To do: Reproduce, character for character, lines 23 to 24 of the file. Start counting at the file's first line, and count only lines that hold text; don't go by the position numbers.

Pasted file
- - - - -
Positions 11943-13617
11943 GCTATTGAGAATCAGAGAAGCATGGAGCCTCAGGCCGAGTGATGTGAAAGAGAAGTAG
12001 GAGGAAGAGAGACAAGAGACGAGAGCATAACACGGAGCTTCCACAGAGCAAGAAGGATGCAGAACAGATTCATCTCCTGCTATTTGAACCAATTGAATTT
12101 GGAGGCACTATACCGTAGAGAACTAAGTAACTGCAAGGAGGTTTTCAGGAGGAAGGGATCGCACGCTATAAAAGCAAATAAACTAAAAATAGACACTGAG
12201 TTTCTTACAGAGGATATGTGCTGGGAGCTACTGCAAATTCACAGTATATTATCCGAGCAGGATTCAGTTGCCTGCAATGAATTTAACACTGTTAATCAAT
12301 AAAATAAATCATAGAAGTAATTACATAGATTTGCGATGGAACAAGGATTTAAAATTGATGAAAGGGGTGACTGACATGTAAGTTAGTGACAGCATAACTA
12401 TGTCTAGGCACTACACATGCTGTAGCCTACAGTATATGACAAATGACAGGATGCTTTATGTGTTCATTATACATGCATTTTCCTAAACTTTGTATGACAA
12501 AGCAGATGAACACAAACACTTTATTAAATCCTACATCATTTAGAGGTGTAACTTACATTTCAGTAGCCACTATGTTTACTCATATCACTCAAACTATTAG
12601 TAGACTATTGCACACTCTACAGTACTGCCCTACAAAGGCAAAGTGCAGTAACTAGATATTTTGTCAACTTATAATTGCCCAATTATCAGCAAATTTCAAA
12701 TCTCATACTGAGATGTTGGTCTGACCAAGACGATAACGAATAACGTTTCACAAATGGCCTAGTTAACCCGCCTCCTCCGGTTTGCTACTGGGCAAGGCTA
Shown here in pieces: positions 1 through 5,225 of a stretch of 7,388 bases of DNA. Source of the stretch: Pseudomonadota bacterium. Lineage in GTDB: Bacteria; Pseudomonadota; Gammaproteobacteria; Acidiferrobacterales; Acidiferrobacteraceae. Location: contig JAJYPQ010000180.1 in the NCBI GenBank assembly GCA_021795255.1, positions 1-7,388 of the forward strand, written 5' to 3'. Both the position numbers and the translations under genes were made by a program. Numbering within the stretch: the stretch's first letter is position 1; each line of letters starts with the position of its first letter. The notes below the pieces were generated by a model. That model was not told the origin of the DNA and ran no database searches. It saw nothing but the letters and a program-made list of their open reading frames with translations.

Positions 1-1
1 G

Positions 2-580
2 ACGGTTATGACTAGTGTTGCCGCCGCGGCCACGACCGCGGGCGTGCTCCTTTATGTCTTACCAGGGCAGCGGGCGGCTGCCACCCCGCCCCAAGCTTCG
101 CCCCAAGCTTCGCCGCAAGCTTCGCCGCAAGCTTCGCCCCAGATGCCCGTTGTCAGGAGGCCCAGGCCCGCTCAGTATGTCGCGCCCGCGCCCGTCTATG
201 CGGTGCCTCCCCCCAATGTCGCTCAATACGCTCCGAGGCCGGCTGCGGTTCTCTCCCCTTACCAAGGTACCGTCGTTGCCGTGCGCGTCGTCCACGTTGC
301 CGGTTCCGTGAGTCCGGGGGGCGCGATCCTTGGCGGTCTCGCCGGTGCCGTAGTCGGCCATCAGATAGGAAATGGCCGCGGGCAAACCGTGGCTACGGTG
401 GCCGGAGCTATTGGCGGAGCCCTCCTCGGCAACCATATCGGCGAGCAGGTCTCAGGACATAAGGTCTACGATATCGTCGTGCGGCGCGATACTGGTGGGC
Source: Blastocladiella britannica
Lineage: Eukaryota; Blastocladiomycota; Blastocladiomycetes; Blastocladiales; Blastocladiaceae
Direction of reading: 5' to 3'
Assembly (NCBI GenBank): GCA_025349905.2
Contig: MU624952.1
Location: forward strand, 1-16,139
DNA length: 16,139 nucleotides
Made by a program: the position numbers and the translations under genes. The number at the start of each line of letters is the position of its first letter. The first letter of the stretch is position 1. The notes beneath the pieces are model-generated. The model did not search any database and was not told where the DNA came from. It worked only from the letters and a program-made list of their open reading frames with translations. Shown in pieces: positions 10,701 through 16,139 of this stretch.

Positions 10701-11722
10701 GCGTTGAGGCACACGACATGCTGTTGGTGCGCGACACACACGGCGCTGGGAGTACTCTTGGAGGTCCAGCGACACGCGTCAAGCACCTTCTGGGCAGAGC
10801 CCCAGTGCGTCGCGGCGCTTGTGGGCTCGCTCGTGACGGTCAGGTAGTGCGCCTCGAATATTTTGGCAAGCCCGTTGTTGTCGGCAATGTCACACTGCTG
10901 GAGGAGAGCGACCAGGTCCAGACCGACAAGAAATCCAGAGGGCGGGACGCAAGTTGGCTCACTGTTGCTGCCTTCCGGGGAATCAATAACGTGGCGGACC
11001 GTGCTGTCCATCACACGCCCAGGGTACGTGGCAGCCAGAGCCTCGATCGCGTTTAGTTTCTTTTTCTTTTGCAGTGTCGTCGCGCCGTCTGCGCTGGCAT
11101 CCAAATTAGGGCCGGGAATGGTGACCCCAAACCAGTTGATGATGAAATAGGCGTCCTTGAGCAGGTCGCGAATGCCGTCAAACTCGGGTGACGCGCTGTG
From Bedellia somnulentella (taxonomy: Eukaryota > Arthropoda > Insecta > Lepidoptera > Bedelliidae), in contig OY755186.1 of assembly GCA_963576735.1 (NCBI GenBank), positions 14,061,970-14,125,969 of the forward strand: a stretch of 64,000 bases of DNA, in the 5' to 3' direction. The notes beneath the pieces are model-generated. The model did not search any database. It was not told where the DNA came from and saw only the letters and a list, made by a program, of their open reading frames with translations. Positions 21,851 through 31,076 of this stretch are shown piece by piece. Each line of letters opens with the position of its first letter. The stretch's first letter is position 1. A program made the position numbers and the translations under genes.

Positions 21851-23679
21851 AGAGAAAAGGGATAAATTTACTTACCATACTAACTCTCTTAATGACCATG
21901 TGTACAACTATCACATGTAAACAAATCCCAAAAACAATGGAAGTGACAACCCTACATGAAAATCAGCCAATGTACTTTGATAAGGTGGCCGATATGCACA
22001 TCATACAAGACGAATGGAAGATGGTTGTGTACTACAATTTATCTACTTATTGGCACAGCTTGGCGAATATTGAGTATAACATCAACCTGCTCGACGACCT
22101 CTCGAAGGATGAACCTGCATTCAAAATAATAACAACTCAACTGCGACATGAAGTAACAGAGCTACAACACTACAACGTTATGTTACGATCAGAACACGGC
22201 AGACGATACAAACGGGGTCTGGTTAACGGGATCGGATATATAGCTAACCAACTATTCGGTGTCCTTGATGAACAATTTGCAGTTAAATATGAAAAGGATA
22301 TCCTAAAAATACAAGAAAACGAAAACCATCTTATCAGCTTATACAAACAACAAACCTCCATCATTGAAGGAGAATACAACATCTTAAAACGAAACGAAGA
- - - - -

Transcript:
Assembly (NCBI GenBank): GCA_025349905.2
Contig: MU624952.1